Mother Raw plants seeds for growth on heels of rebrand

The company is taking on established salad dressing and ketchup brands that have long dominated Canadian grocery aisles.

MotherRaw_CEOShoot_01

It used to be the global CPGs that ruled the condiment aisles in mainstream Canadian grocery stores, and while many Heinz and Kraft brands still loom, smaller upstarts are giving them a run for their money these days.

Enter Mother Raw, a Toronto-based brand that is serving up a counterpoint to mainstream salad dressings, dips, BBQ sauces, ketchups and even a vegan queso “cheese-style sauce.”

“Organic, plant-powered” products from Mother Raw have approximately 3,000 points of distribution in Canada and the U.S., says Kristi Knowles, CEO of Reunion Foods, which owns the Mother Raw brand.

thumbnail-9

The brand, which was previously known as RawFoodz (image right), underwent a complete rebrand at the start of this year and Knowles and her team are now busy building brand awareness across North America. Mother Raw products are sold in a range of larger mainstream and smaller local grocers, including Whole Foods and Sobeys in Canada and H-E-B and Fresh Thyme in America. The brand also sells its products on its website, which features recipes and a blog.

In-store, the brand has been doing traditional sampling in-stores, but took that one step further over the long weekend by partnering with the “like-minded” Cece’s Veggie Co. (best known for popularizing spiralized zucchini noodles) on an in-store recipe demo at select H-E-B stores in the U.S. The concept of partnering with brands like Cece’s and Lightlife on store demos will be rolled out in Canada down the road, says Knowles.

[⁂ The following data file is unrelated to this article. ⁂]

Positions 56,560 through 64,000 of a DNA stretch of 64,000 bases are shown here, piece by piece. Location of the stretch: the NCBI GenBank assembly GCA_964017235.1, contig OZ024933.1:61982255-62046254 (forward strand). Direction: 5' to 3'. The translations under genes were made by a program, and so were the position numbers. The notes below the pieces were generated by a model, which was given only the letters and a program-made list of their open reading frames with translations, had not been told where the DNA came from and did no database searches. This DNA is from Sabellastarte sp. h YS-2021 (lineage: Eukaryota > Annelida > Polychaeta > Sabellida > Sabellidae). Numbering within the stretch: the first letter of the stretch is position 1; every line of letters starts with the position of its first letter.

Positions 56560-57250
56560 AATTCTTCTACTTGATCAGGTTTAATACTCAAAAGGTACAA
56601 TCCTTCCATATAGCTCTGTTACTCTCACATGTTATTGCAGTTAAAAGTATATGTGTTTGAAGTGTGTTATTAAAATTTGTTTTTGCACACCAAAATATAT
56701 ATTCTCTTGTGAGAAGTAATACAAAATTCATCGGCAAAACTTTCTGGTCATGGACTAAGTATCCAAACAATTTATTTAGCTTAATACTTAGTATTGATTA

Mother Raw also has Facebook, Twitter and Instagram pages promoting its 19 current SKUs and general brand online and is working with influencers.

While the Raw Foodz packaging vaguely resembled rival Renée’s Gourmet (owned by Kraft Heinz) dressings, the new packaging serves as a counterpoint to the more established condiment products that tend to feature bright, bold “very linear and structured” designs, explains Knowles.

“The strategy behind the design was to really push convention of the category,” she says. “Mother Raw is all about being organic and, yes, organic in the product, but also organic in the shapes – so nothing is linear, straight or harsh. It was meant to be organic, it was meant to be beautiful, it was meant to be unique.”

Standing out from the giants of the condiment world is key, as Mother Raw’s salad dressings usually sit in the same refrigerated dressing section near the produce in grocery stores. Since Mother Raw products are cold-pressed and thus have to be refrigerated, having a separate stand in another part of the store is not really a viable option, explains Knowles. She says the brand has also added “premium neck tags” to its salad dressing bottles that say: “shake me baby” on the front and explain on the back that since its products include cold-pressed, extra-virgin olive oil that slightly thickens in the fridge, the bottle needs a shake before being poured on a salad.